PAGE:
Western Motel: Edward Hopper and Contemporary ArtWednesday, 28. January 2009
Western Motel: Edward Hopper and Contemporary Art is an exhibition in the Kunsthalle Vienna, featuring Edward Hopper (surprise!), David Claerbout [page is in French], Dawn Clements, Jonas Dahlberg, Thomas Demand, Gustav Deutsch [There's an English button which I can't get to work. If you can, great, if not, it's in German], Philip-Lorca diCorcia, Tim Eitel, Jim Jarmusch, Rachel Khedoori, Mark Lewis, Ed Ruscha, Markus Schinwald/Oleg Soulimenko, Jeff Wall, Rachel Whiteread.
[Oh yeah, baby, that's Jim Jarmusch right there. ;)]
The exhibition concentrates on Hopper’s influence on cinema and his view of architectural space, but it also features photographs working with the same principles as he did in his paintings – people, who are kind of frozen in their loneliness, light that makes the paintings come alive.
It’s very interesting to see the parallels that are drawn between the different artists, who work with very different media – from painting to sculptures, film to print.
It’s a surprisingly short exhibition – even though there are so many different artists, you can comfortably see everything in an hour and a half – which is exactly the amount of time my brain gives me before it goes in information overload mode.
Although I didn’t like all the artists (and let’s be honest, there’s little chance of that because there are just so many of them), I enjoyed myself thoroughly.
[After the break see pictures of the artists' works.]
This was a film installation, where the background [the outside] of a photo was manipulated to show people walking past, sometimes trying to open the locked doors. Everything but their shadows had to stay outside.
Another film installation, which only showed the inside of this car the whole time. It’s raining, nobody is talking. In the second half of it, though, we can see the car from the outside, in a wide landscape with the sun shining. It could have been a photograph except for a swaying tree in the foreground of the picture, which gave it all a bit of an eerie feel.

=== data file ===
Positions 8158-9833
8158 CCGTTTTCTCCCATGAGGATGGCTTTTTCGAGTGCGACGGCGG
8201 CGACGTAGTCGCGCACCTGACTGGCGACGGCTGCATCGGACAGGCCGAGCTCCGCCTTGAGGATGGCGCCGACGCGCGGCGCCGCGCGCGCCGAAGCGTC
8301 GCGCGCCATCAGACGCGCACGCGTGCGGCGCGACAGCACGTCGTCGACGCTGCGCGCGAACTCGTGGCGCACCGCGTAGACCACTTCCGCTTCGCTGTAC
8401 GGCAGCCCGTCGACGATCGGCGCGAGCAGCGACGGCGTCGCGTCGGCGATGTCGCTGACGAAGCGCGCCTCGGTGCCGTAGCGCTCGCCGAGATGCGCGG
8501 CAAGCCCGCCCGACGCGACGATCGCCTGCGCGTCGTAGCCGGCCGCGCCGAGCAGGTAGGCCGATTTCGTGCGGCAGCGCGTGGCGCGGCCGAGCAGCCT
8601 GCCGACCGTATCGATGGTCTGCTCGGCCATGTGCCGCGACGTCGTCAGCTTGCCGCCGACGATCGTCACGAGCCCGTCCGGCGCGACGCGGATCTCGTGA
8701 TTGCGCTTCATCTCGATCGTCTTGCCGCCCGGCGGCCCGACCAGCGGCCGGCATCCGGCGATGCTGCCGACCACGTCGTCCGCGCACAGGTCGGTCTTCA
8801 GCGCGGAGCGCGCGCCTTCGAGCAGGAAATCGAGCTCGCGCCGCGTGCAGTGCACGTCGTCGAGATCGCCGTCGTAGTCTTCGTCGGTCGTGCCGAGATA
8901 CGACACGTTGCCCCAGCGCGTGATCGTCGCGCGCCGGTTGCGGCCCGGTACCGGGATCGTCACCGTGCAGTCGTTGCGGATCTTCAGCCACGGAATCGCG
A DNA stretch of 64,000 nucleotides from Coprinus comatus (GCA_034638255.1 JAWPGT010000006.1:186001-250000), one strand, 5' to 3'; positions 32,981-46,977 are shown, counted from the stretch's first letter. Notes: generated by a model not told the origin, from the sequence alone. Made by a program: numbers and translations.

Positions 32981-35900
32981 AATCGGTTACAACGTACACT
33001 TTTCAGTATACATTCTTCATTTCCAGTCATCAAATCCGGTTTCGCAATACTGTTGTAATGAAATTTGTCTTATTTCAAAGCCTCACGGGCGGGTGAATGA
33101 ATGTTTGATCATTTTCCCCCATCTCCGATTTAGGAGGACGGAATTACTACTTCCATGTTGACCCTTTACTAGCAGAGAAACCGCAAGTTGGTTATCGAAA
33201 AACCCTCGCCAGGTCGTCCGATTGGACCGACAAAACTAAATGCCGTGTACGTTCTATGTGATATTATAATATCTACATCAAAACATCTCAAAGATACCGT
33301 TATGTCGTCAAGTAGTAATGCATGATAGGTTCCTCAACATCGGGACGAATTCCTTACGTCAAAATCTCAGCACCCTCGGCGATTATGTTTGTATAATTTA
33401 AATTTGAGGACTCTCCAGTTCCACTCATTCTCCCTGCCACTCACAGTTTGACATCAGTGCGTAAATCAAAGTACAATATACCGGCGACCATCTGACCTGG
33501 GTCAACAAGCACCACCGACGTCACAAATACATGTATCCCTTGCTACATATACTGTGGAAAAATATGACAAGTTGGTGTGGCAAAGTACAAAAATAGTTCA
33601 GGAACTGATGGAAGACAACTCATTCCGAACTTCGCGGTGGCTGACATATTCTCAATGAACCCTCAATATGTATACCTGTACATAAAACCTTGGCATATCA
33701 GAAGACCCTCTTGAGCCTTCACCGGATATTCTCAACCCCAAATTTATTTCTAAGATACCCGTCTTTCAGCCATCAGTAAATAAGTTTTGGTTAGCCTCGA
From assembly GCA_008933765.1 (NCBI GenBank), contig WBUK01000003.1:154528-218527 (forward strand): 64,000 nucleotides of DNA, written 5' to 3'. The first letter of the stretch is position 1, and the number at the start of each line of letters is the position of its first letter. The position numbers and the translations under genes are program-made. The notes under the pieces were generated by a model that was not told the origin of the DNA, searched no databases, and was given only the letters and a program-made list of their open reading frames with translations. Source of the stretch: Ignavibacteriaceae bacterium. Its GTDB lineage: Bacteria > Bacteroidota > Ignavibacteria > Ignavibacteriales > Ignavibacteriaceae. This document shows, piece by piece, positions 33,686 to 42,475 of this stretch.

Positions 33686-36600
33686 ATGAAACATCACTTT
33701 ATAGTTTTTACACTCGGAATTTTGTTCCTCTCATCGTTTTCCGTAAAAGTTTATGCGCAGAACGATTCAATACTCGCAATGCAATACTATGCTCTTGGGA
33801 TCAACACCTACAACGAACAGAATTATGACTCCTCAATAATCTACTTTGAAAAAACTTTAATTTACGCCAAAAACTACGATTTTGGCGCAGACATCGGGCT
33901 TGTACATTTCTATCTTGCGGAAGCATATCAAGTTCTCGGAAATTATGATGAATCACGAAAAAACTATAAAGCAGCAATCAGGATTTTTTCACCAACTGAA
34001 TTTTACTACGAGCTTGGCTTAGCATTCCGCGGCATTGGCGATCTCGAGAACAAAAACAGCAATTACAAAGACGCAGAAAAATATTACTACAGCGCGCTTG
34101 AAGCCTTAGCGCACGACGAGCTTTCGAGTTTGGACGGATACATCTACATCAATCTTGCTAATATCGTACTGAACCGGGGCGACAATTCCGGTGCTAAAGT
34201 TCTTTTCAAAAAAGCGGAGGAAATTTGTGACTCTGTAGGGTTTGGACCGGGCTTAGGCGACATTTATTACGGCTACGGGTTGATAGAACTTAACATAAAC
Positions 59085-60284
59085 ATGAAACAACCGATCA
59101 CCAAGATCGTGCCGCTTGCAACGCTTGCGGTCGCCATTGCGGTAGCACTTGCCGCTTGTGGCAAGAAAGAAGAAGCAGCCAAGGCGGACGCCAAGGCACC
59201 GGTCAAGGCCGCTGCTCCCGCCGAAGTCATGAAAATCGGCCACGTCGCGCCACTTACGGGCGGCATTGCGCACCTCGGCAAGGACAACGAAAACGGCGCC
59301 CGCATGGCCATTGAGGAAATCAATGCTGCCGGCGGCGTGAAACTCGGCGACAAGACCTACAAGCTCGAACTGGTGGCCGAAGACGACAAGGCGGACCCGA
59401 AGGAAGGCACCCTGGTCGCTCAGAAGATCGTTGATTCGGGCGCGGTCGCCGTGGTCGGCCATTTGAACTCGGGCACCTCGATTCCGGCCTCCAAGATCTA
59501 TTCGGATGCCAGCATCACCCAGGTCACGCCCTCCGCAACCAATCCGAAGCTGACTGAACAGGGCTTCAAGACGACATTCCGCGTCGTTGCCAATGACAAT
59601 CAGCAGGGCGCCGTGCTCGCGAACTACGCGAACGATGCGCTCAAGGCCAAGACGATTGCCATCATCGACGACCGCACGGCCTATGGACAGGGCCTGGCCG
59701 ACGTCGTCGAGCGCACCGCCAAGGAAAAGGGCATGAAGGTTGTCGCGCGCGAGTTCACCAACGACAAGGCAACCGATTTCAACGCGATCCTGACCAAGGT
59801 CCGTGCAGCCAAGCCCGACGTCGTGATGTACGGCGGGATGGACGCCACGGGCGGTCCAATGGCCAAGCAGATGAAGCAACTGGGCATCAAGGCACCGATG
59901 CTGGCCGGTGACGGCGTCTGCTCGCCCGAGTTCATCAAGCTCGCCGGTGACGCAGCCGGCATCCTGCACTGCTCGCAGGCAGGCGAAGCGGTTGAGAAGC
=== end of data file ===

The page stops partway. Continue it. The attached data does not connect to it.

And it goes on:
Another video installation, called three rooms (you can watch it on his site). It showed three rooms – a bedroom, a dining room, a living room – with the furniture and everything in it slowly falling apart and decaying. The picture here is of the bedroom, before the destruction.
Thomas Demand takes photos, which are – at first glance – rather unremarkable, even if very well executed. Then somebody tells you that he builds all his scenes with paper and cardboard only, which you wouldn’t notice without somebody telling you. And then you’re awed. :)
As I mentioned before, that’s the set of the Western Motel painting. Deutsch also did miniatures of other Hopper painting backgrounds (without the people) which you could look at through a small hole. Kind of like a peep show.
DiCorcia has a photograph series called “Hustlers”, where he photographs young uhm… hustlers. The title of the photo is the name, age, location and the price of the mostly young boys. This one is: ‘Brent Booth, 21 years old, Des Moines, Iowa $30′
There were several scenes from different Jarmusch movies like Broken Flowers, Stranger Than Paradise, Coffee and Cigarettes, Night on Earth etc. Jarmusch himself said how influential Hopper was on his style.
And if you take this excerpt from Coffee and Cigarettes it’s pretty plain to see.
Mark Lewis had two video installations in this exhibition. In this one, the camera slowly zooms towards the building, which doesn’t have any windows. There are a few people on the second floor and we slowly discover what they’re doing – making a top spin. [Watch the thing here - it's beautiful.]
That’s the second installation: the camera slowly drives around this triangular building. [You can watch it here, but personally I didn't like it as much as North Circular above.]
Markus Schinwald/Oleg Soulimenko
Markus Schinwald shot a video of dancer/performer/entertainer Oleg Soulimenko doing his thing – he kind of moves a bit aimlessly (and pointlessly) about this set. Didn’t watch that for long because I got bored, to be honest.
Rachel Whiteread also did the Holocaust Memorial on the Judenplatz in Vienna (the Nameless Library).
That’s it. *wipes brow*